What We’re Reading: The Freedom to Read
Dear Medium reader,
In his open letter to American librarians published on Medium this week, former President Barack Obama writes, “Your dedication and professional expertise allow us to freely read and consider information and ideas, and decide for ourselves which ones we agree with.” Book bans are on the rise in parts of the U.S., often focused on books about or by people of color and members of the LGBTQ+ community, and it’s local librarians who are often on the front lines of the issue. “That’s why I want to take a moment to thank all of you for the work you do every day,” Obama writes, “work that is helping us understand each other and embrace our shared humanity.”
If you want to dig deeper, check out the new Librarians topic page, and find stories like this explainer on how librarians choose what books ultimately go on the shelves (from, you guessed it, a librarian), and this analysis of 1,626 banned books supports the notion that there’s a clear ideological bent to the wave of bannings happening in the U.S. And give thanks for your local library!
Elsewhere this week: In his piece on the Jonah Hill texting scandal, “Boy Problems”, Jude Ellison S. Doyle points to the dynamic at the heart of the conversation about boundaries and masculinity: “The language changed, but the fundamental demand was the same: As a man, Hill felt he had the right to control his female partner.”
I also want to point you to the Medium Blog, and our new update about the Partner Program (the program that invites authors to create member-only content on Medium). We’re making big changes there starting in August, all in the service of incentivizing high-quality human writing, and making Medium better for members. Read more here.
As always, thanks for reading. (And if you’re a librarian, thank you for the work you do!)
VP, Content @ Medium
Your Weekend Reads
“Wikipedia’s Value in the Age of Generative AI” by Selena Deckelmann, Chief Product and Technology Officer at Wikimedia Foundation, in Down the Rabbit Hole
Wikipedia contains trustworthy, reliably sourced knowledge because it is created, debated, and curated by people. It’s also grounded in an open, noncommercial model, which means that Wikipedia is free to access and for sharing, and it always will be. And in an internet flooded with machine generated content, this means that Wikipedia becomes even more valuable.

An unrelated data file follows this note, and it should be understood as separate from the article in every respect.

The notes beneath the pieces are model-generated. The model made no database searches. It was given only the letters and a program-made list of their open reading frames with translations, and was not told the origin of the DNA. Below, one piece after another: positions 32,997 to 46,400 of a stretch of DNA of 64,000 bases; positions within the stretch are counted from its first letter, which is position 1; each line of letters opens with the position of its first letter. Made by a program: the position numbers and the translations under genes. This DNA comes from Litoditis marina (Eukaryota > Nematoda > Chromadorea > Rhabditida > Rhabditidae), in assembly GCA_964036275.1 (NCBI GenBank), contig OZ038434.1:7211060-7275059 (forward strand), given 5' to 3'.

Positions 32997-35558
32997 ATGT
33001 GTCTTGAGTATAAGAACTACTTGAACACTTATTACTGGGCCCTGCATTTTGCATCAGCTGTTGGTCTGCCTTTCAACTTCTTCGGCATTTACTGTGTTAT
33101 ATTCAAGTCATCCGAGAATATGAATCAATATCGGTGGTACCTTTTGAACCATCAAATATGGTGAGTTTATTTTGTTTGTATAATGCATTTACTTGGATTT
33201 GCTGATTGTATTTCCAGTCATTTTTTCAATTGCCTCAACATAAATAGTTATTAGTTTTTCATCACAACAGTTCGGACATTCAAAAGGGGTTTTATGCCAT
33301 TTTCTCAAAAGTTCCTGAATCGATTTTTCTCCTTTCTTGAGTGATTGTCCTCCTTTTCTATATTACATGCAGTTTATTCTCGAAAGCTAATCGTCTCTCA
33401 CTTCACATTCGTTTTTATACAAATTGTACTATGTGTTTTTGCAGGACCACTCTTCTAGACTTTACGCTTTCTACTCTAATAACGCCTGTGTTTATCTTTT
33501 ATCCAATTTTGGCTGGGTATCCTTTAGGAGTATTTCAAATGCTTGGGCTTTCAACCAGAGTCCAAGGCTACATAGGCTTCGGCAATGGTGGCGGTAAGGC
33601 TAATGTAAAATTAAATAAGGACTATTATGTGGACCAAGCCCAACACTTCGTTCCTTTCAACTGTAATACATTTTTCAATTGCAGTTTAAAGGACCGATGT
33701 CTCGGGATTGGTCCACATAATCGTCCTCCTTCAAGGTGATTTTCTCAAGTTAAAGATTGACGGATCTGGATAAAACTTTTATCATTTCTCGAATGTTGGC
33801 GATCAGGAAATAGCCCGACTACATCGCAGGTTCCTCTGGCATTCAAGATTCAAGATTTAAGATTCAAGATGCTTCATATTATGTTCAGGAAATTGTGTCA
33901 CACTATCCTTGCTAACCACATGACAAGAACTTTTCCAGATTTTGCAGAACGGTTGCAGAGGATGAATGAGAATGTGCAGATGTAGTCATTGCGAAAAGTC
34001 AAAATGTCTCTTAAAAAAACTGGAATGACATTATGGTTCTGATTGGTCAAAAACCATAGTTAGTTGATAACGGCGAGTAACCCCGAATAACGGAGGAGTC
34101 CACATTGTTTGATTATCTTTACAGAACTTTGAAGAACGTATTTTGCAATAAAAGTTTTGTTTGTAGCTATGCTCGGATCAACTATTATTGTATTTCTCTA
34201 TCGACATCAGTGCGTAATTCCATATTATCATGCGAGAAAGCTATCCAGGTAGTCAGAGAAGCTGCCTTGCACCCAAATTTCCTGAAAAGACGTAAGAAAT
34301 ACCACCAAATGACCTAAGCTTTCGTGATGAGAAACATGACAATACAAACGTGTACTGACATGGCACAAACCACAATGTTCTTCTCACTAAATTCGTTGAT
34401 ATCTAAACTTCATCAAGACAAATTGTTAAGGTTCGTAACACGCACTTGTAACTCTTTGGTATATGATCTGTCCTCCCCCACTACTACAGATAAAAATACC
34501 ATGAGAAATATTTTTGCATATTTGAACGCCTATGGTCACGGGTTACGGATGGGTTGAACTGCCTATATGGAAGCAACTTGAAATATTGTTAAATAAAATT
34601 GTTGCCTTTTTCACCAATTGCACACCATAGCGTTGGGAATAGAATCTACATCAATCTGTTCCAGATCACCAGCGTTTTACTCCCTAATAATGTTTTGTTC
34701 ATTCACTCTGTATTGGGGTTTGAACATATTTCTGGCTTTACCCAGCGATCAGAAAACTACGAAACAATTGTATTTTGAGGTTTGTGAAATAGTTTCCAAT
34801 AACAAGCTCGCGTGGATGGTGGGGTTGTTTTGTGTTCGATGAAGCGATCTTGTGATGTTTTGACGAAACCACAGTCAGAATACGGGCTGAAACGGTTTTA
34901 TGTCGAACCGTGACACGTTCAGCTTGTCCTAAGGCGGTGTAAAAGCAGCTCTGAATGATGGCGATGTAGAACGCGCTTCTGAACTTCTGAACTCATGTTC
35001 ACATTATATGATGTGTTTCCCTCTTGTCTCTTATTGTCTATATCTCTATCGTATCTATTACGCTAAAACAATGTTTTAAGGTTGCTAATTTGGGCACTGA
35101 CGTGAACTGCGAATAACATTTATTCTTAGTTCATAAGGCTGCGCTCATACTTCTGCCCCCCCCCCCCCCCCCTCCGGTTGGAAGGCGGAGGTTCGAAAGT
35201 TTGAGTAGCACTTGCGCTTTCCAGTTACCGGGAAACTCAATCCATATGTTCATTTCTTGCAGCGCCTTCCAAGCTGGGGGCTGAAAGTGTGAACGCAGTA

“Is the Threads Honeymoon About to be Over?” by John Battelle, Co-founder of Recount Media and writer
No company — not Facebook, not Instagram, not Reddit, and certainly not Twitter, has figured out content moderation at scale. If, as Zuckerberg claimed, the goal with Threads is to create a “town square with more than 1 billion people,” the center of that square will have to contain news. And news, I can tell you from very personal experience, is the front door to a household full of humans screaming at each other.
“How to Build an Internet That Doesn’t Suck” by Joan Westenberg, technology writer
By understanding the shortcomings of the current landscape, we can envisage and enact the transformative shift needed to restore the Internet to what it was always meant to be: a tool for enrichment and connection.
An internet that doesn’t suck.
“Where Did Covid Go?” by Markham Heid, health and science writer, in The Nuance
While new subvariants are emerging all the time, none has been able to unseat Omicron at scale. The relative stability of the virus has helped ensure that medical science’s countermeasures continue to be effective. Those include vaccines and boosters, first and foremost, but also the antiviral Paxlovid, which has helped slash rates of severe illness among at-risk groups.
“A Change of Typeface: Microsoft’s New Default Font Has Arrived” by Si Daniels, Principal Program Manager for fonts and typography at Microsoft Office Design, in Microsoft Design
The typeface was created by Steve Matteson, one of the world’s leading type designers. His previous work includes the development of the original Windows TrueType core fonts and the creation of Segoe. Steve renamed the typeface he designed from Bierstadt to Aptos after his favorite unincorporated town in Santa Cruz, California, whose widely ranging landscape and climate epitomizes the font’s versatility.